x or y -- if x is false, then y, else x
x and y -- if x is false, then x, else y
not x -- if x is false, then True, else False
"not" has a lower priority than non-Boolean operators, so not a == b is interpreted as not (a == b), and a == not b is a syntax error.
for ($s in $sel)
for s in sel:
for ($i = 0; $i < 4; i++)
for i in range(4):
>>> range(-10, -100, -30) [-10, -40, -70]In the above range case, the range betw. -10 and -100 is being evaluated by an increment of -30 (python.org)
It is possible to write programs that handle selected exceptions. Look at the following example, which asks the user for input until a valid integer has been entered, but allows the user to interrupt the program (using Control-C or whatever the operating system supports); note that a user-generated interruption is signalled by raising the KeyboardInterrupt exception.
>>> while True: ... try: ... x = int(raw_input("Please enter a number: ")) ... break ... except ValueError: ... print "Oops! That was no valid number. Try again..." ...
The try statement works as follows.
The continue statement, also borrowed from C, continues with the next iteration of the loop.
Loop statements may have an else clause; it is executed when the loop terminates through exhaustion of the list (with for) or when the condition becomes false (with while), but not when the loop is terminated by a break statement. This is exemplified by the following loop, which searches for prime numbers:
>>> for n in range(2, 10): ... for x in range(2, n): ... if n % x == 0: ... print n, 'equals', x, '*', n/x ... break ... else: ... # loop fell through without finding a factor ... print n, 'is a prime number' ... 2 is a prime number 3 is a prime number 4 equals 2 * 2 5 is a prime number 6 equals 2 * 3 7 is a prime number 8 equals 2 * 4 9 equals 3 * 3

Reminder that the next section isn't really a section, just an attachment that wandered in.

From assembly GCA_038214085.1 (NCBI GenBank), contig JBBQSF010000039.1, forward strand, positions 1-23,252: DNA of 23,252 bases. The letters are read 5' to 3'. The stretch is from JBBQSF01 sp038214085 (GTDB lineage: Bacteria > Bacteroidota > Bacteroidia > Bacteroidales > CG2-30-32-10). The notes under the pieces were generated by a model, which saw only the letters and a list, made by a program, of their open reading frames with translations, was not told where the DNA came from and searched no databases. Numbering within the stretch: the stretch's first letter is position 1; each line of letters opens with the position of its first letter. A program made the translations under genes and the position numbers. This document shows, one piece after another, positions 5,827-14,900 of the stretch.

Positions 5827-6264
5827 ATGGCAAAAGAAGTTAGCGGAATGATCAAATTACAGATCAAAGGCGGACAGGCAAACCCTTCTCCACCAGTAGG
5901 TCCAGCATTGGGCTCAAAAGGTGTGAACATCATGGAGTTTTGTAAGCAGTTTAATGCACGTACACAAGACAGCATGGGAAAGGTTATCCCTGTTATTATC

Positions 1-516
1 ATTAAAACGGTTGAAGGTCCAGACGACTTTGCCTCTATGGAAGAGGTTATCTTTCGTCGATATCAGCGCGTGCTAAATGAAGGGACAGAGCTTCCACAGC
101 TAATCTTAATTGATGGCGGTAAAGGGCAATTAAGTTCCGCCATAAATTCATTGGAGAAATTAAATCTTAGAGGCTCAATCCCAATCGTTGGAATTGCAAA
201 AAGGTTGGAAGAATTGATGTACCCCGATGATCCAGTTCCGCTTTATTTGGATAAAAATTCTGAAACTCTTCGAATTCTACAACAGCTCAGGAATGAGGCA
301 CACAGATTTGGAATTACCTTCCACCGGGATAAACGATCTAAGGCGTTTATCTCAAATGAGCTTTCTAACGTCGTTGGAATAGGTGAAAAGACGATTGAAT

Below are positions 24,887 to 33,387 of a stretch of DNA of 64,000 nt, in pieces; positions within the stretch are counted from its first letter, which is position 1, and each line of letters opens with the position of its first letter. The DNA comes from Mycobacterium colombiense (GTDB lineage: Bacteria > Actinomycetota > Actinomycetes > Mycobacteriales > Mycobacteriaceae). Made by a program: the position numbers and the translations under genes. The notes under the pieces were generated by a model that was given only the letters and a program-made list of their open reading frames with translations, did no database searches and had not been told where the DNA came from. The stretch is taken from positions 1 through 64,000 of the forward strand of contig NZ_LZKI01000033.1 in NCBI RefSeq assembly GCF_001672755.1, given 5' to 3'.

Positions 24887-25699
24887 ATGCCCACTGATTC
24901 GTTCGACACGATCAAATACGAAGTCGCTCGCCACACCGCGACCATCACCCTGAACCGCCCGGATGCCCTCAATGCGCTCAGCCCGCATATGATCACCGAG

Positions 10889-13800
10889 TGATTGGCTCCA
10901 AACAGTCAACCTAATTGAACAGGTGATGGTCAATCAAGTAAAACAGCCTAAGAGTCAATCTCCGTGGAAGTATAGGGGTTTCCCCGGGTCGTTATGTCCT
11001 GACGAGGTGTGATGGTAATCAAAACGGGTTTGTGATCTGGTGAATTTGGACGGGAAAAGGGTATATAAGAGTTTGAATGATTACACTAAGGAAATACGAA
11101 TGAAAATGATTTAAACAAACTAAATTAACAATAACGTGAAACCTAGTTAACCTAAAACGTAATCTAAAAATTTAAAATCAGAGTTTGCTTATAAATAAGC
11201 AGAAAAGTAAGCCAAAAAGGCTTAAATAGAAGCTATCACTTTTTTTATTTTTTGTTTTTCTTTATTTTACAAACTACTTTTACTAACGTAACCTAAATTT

Great post on Python eval vs. mel eval by Ryan Trowbridge
Understanding Python with (Fredrik Lundh)
Simple Decorator Example (Chris Evans)
Dividing using a normal backslash will return a whole integer.
Therefore 4/2 will be 2, but 1/3 = 0!
To get a decimal number, put a point after one or both of the numbers in the division:
1./3 = 0.333333333
8./3. = 2.666666667
In MEL I can execute this:
float $randomize = rand(0,100);
In python I can execute this:
import random as rand
randomize = rand.uniform(0,100)
random.randint(a, b) (but this only returns integers! :( )
random.uniform(a, b) (this returns float vals ^ - ^ )
(module link here)
How to generate the same function using cmds.textField in a window?
Thanks to anyone who can help.
Michiel Duvekot <email@example.com> Dec 04 06:39PM -0800 ^
import maya.cmds as cmds
myList = 
myInt = 0
5.1. Truth Value Testing
All other values are considered true — so objects of many types are always true.
Operations and built-in functions that have a Boolean result always return 0 or False for false and 1 or True for true, unless otherwise stated. (Important exception: the Boolean operations or and and always return one of their operands.)